Strattera vs Adderall: What is the difference?
Medically reviewed by Drugs.com. Last updated on Aug 21, 2023.
Strattera and Adderall are both used in the treatment of ADHD. Is one more effective or more likely to cause dependence than the other?
Strattera contains atomoxetine whereas Adderall contains a mixture of amphetamine salts (MAS). Both Strattera and Adderall are effective for ADHD; however, Strattera is not a stimulant which means it is not likely to be abused or cause dependence, tolerance, or withdrawal symptoms on discontinuation.
- Strattera may be better tolerated than Adderall and its main side effects include drowsiness and mild appetite suppression.
- Both may affect the heart and slow growth rate in children, Adderall probably to a greater extent.
- Strattera is more expensive than Adderall and may increase the risk of thoughts of suicide in children and adolescents.
What is Atomoxetine?
Atomoxetine (Strattera) is a man-made selective norepinephrine reuptake inhibitor medicine, that increases the amount of norepinephrine in the brain, although the exact way it works in ADHD is unknown. Strattera was first approved in 2002 and represented a new class of treatment that worked differently from the other ADHD treatments available at the time. Strattera is not a stimulant.
What is in Adderall?
The MAS contained in Adderall are dextroamphetamine saccharate, amphetamine aspartate, dextroamphetamine sulfate, and amphetamine sulfate; often abbreviated to 75% dextroamphetamine + 25% levoamphetamine. Adderall is also a man-made stimulant and was first approved in 1996 and is thought to work in ADHD by increasing the concentration of two neurotransmitters (dopamine and norepinephrine) in the brain.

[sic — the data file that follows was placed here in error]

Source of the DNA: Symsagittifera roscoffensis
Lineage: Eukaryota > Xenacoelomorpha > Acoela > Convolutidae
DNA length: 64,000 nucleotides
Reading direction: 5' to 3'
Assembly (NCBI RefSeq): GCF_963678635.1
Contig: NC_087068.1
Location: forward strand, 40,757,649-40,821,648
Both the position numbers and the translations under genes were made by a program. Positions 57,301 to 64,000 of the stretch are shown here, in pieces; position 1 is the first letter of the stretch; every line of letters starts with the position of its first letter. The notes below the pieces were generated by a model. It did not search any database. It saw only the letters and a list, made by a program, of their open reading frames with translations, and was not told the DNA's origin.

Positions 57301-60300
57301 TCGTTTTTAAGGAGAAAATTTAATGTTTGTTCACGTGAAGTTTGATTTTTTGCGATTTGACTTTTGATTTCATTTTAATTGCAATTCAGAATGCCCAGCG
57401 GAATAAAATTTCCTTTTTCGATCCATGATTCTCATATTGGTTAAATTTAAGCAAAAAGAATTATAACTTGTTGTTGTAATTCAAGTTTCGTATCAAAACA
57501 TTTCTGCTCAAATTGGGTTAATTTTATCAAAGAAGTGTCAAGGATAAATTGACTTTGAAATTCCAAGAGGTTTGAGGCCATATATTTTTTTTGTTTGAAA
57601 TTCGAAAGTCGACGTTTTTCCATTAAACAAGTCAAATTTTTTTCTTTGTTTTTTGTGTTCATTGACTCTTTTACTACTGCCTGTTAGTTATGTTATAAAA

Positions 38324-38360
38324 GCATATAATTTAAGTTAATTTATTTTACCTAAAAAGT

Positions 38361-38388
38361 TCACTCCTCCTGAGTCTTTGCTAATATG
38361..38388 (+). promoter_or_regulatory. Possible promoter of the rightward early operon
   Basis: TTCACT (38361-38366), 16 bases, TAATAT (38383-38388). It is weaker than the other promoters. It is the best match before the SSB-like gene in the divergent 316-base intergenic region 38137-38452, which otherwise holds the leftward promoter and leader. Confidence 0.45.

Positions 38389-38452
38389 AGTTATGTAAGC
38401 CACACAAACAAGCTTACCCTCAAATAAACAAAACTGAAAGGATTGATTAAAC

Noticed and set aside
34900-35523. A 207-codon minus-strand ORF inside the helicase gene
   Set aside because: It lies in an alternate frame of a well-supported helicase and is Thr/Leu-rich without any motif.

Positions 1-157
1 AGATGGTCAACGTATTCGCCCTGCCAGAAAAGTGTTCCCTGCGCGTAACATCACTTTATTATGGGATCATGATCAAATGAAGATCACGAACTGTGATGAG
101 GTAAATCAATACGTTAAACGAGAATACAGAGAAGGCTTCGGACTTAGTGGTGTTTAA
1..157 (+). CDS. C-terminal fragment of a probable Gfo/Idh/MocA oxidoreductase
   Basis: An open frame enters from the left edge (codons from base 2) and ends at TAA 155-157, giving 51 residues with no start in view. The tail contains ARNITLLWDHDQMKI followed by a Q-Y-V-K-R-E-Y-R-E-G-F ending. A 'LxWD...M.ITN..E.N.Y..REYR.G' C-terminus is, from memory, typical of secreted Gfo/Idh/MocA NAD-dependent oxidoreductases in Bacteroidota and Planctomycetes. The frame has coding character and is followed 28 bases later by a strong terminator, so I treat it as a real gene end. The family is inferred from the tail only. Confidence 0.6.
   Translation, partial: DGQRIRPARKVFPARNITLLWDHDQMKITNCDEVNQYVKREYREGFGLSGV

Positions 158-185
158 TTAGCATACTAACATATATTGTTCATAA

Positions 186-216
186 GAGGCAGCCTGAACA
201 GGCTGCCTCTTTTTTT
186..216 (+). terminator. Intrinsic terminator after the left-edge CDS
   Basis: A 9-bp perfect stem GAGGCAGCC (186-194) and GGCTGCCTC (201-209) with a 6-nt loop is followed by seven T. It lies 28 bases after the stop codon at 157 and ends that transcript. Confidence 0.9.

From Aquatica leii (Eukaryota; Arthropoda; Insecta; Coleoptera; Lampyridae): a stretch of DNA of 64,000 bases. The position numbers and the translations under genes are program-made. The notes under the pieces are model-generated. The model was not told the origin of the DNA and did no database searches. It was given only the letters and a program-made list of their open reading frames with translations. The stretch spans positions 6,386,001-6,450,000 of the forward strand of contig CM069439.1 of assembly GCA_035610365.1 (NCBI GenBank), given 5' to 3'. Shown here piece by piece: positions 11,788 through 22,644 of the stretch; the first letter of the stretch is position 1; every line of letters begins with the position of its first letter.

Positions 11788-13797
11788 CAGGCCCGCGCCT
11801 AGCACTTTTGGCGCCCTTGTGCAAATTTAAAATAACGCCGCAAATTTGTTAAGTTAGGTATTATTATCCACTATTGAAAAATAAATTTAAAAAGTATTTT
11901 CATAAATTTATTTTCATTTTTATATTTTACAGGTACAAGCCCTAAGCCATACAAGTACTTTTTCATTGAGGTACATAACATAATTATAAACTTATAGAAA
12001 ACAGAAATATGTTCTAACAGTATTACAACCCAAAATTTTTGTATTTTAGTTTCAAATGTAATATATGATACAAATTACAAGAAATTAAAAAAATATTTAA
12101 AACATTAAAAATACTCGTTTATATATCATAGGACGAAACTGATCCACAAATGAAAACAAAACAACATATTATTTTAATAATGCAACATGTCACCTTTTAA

Both Strattera and Adderall are approved to treat ADHD, although Adderall is also approved to treat narcolepsy.
Strattera is a noncontrolled substance, and studies have identified only isolated incidents of inappropriate self-administration, meaning it lacks the abuse potential and dependence risk seen with stimulant-type drugs such as Adderall. There is also no evidence of symptom rebound or withdrawal symptoms on drug discontinuation. Strattera may be useful in patients with ADHD and a comorbid substance abuse disorder or tic disorder.
Conversely, Adderall is classified as “Schedule II” controlled-substance. It is not uncommon for people who have taken Adderall for extended periods of time to become psychologically dependent on it. Tolerance may also develop - this when an increasing dose is needed in order to achieve the same reduction in symptoms.
Adderall has also been associated with withdrawal symptoms on discontinuation. Therefore Adderall is much more likely to be abused than Strattera, and this represents a significant difference between the two drugs.
For more information on the dangers of Adderall being used as a study aid or "smart pill" see Adderall for study: Does it really make you smarter?
Strattera is not recommended for children aged younger than six, and Adderall is not recommended for children younger than three. Strattera has a black box warning (serious) regarding its association with a greater risk of suicidal ideation in children and adolescents with ADHD (risk identified as 0.4% with Strattera compared with 0% with placebo [a pretend pill]).
Anyone who is started on Strattera should be monitored closely for suicidal thinking and behavior or unusual changes in behavior, and their doctor contacted urgently if any changes are noted.
Both Adderall and Strattera have cardiovascular effects and can increase heart rate and blood pressure. Adderall has a black box warning regarding its potential for abuse and risk of cardiac events including sudden death after misuse.
Studies have shown that both Strattera and Adderall are more effective in ADHD than a placebo (pretend) tablet but there is a lack of trials directly comparing the two drugs, which makes it difficult to compare the potencies of each drug on a mg for mg basis.
Sixty-two children unable to tolerate MAS or methylphenidate or with an incomplete response to either were switched to atomoxetine in one trial. Almost 66% preferred atomoxetine to their previous psychostimulant and the majority showed an improvement in ADHD symptom severity.